Functions of noun clause

Basically, there are two types of clauses in the english grammar — independent and dependent clauses. Independent or main clause doesn’t need anything else to construct meaning; but, dependent clause depends on others to realize proper meaning. Noun clause is also a type of depending clause, and used to form complex, as well as mixed sentences. Let’s see various functions of noun clause in the english grammar.

Noun clause

As I stated earlier that noun clause is a type of subordinate clause which is used as a noun in the sentence. And, it plays the role of noun, like to name things.

•I do not know how he solved the problem.

•She announces that she is not going to support our proposal.

•I thought that he might help us.

Noun clause is introduced by “that, what, how, if” etc. Further, it can also be introduced with “whatever, whenever, wherever” etc.

•Whatever you decide to do is fine for us.

•Whoever wants to join our organization should accept terms and conditions.

Noun clause — dependent clause

Though no cause could stand on itself for complete meaning, main or independent clauses used to describe independent ideas unlike subordinating clauses. So, noun clause is, basically, depends on the main clause for complete meaning.

•I do not know how he solved the problem.

•I don’t know — main clause.

•How he solved the problem — noun clause.

•She announces that she is not going to support our proposal.

•She announces — main clause.

•That she is going to support our proposal — noun clause.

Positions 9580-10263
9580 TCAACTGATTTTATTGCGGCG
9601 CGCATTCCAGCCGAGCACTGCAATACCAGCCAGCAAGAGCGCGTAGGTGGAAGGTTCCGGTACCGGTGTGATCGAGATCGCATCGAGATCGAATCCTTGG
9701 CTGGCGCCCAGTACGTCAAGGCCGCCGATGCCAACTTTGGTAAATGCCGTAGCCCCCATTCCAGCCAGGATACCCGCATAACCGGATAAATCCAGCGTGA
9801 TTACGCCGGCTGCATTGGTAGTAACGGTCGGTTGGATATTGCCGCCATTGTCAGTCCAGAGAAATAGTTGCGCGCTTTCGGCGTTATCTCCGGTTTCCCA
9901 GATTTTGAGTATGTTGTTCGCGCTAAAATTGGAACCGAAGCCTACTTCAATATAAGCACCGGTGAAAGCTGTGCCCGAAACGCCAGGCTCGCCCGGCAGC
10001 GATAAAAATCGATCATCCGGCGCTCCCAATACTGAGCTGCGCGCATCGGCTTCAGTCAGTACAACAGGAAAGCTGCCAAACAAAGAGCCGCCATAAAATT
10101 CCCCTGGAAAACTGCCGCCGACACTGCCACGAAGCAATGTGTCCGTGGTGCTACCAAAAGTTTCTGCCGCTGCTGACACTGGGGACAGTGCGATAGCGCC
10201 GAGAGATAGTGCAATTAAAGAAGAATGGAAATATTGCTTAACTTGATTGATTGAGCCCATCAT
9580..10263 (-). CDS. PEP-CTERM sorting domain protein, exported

Functions of noun clause

Like noun, noun clause also used to  plays the role of noun in the given  sentence. It can be placed anywhere from subject to object. Here, are some important roles and functions played by noun clauses.

Noun clause as a subject

•Why he is so late is yet to be known.

•What she planned was great surprise for us.

•Wherever we went to visit was memorable.

•Which goal is pursued is yet to be decided.

•Whoever aspires to join should declare immediately.

•That they are in trouble was completely unknown to me.

Noun clause as a object

•I don’t know when we are going to leave.

•Everyone knows that this is big game for us.

•She is so weak in math. she will pay whomever you ask to teach $200 per month.

Object of infinitive

•Don’t wait. We have to purchase whatever is left.

•I want to learn how they assembles so quickly.

Object of preposition

•It is true that your success in this exam depends on how you prepare in the last month.

•Be aware about what you have learned so far.

Subject complement

•My advice is that you should keep patience in crisis.

•Antarctica is where everyone wants to go once in life.

•Magician is who shows miracle.

Noun clause as a adjective complement

•I am impressed that that you started a NGO.

•She is surprised why he quit such a good job.

Apart from this, noun clause is commonly used to form indirect speech with “that” connector.

Difference between present simple and continuous tense

Structure and functions of adjective clauses

Functions of preposition

Functions of past perfect tense